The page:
In general, since the scalp will normally continue to relax for up to a year after a procedure, it makes sense that when there is a tight scalp, one should wait at least a year before considering the next hair transplant session. If massage is contemplated, it should be started one year after the prior procedure. This will give the scalp a chance to loosen naturally and will ensure that the massage will not stretch the donor scar.

In my opinion, it is a mistake to plan hair restoration sessions too close together in patients where scalp laxity is a constraint.

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Q: In which procedure do you generally see more of a change, the first or the second? — N.N., Flatiron, N.Y.

A: The answer depends upon the patient’s baldness. If they are very bald, the first session will be the most noticeable, since going from no hair to hair is much more dramatic than going from some hair to more hair. In addition, if someone is very bald, the first session is generally the largest, with less hair being transplanted in the second.

The situation is different if someone has had a hair transplant with only a limited amount of hair loss. In this case, the first session may be small (since that is all they need at the time) and the second session, performed after the person has lost additional hair, may be significantly larger.

In addition, while the impact of the first session was lessened by the progression of the person’s hair loss, the second session was superimposed on existing, permanently transplanted hair and may be more dramatic.

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Q: My first hair transplant was a breeze. Will a second procedure be any different than the first? — B.B., Murray Hill, N.Y.

A: Generally in a second procedure, a patient can expect less swelling post-up although the reason for this is not known.

There will also generally be less shedding in the second hair transplant session since the weak miniaturized hair that will be shed is often lost in the first session and the previously transplanted hair is generally more resistant to shedding.

In a second session we generally, but not always, transplant fewer numbers of grafts.

If the old scar in incorporated into the new incision, then there will be slightly less hairs per graft since the density in and around the scar will be slightly altered.

For those who are bald, the second hair restoration is sometimes less dramatic than the first since the second is used for fine tuning rather than taking the person from completely bald to having hair.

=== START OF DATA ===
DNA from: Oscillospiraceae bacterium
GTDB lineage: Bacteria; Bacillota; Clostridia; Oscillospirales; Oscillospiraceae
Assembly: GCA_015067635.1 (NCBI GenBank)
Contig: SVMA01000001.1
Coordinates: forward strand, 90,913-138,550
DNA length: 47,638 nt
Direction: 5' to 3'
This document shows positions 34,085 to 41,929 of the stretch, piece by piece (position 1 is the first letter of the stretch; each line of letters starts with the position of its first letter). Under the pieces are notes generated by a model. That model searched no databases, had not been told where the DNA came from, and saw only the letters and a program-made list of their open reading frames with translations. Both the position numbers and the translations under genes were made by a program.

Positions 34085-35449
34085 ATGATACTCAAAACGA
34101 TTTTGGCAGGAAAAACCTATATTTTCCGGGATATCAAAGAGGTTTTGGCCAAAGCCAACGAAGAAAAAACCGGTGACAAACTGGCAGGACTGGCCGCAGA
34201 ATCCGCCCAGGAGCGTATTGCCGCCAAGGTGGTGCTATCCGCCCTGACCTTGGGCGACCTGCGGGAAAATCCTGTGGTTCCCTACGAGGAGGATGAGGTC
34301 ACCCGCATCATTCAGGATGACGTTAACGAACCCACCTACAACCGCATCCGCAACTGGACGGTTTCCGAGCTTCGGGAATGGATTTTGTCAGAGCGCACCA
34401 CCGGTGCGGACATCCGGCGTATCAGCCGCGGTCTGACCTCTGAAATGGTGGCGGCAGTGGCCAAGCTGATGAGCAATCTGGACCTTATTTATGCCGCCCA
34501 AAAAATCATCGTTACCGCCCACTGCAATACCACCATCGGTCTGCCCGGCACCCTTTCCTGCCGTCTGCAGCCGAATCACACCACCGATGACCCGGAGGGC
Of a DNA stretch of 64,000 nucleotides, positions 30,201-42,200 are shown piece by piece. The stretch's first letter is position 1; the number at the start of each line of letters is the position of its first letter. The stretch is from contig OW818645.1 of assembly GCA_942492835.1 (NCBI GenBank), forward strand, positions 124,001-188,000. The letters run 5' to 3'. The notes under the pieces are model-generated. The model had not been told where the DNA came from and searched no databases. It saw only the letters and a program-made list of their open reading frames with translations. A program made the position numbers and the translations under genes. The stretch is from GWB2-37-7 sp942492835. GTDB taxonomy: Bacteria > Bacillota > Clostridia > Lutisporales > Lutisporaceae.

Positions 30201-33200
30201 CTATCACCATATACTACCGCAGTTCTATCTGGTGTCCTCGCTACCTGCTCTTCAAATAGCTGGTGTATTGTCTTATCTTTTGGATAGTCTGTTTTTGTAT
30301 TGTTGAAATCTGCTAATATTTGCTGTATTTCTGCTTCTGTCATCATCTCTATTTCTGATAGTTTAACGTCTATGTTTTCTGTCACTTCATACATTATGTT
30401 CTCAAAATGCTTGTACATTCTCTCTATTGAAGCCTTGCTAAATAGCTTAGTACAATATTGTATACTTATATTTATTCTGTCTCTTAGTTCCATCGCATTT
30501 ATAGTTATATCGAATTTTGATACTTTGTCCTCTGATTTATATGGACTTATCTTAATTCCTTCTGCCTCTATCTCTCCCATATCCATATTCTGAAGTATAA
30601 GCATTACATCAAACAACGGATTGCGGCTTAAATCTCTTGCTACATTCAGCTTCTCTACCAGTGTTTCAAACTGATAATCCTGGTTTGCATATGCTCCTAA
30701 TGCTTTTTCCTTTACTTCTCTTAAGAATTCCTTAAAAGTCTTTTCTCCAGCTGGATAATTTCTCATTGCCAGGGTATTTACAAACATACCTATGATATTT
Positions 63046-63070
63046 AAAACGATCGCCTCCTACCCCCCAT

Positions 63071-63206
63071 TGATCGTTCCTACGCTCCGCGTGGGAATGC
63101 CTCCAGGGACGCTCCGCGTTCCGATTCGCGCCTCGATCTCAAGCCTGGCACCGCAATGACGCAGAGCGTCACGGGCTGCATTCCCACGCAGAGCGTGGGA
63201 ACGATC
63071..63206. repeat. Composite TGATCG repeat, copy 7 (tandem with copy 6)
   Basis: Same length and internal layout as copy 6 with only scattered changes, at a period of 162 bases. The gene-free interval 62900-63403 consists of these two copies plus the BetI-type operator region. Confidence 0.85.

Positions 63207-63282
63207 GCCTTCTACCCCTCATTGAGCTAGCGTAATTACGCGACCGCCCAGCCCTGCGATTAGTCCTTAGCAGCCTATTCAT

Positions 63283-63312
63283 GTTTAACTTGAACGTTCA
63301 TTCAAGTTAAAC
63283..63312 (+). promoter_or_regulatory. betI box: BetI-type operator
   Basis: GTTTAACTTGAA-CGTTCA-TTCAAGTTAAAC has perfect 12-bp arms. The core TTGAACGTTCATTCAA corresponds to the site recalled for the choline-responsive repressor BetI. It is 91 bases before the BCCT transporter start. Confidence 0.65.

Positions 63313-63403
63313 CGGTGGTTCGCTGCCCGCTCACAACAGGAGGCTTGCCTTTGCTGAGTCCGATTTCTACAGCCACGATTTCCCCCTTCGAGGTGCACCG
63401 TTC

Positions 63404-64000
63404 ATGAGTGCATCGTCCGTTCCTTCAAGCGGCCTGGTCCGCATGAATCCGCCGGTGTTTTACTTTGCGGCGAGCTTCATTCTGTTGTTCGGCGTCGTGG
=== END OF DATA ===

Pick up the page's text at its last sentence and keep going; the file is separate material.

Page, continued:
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Q: I had my second hair restoration procedure nearly 5 months back. New hair in the front part of the head is growing well, but the crown is growing slow. Is this common? Also does the new hair grow more slowly after second hair transplant procedure? — B.V., Richmond, U.K.

A: Yes, it is typical for hair in the crown to grow more slowly than the front and top of the scalp and the second procedure generally grows more slowly than the first.

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Q: I recently had a hair transplant procedure done in Florida and it has been about 8 months. When I am in direct overhead light and when sunlight is behind me, I see many tiny holes that are not visible under normal light. I know these are where they placed the transplanted hair but need to know if there is a way to remove these tiny holes. I am obviously not getting any answers from the doctor that performed the hair restoration. I am wondering if dermal fillers, dermabrasion, or laser treatment would work to fix this and if so, do you offer these treatments?

A: This condition is often referred to as pitting and occurs when grafts are placed below the surface of the skin. It is more common with large grafts rather than small ones and is almost never seen in Follicular Unit Transplantation (FUT).

In general, visible holes can result from mini-micrografting hair transplant procedures where the grafts (and thus the recipient sites needed to hold them) are larger than approximately 1.2mm. Recipients sites smaller than 1.2 rarely leave any mark. In follicular unit hair transplant procedures, the grafts will fit into sites smaller than 1.2mm so surface changes are generally not seen (even if the grafts are not placed flush with the skin).

It is difficult to fix the holes directly with the methods you listed as fillers do not fix well defined holes and laser-abrasion and dermabrasion may destroy the surrounding hair.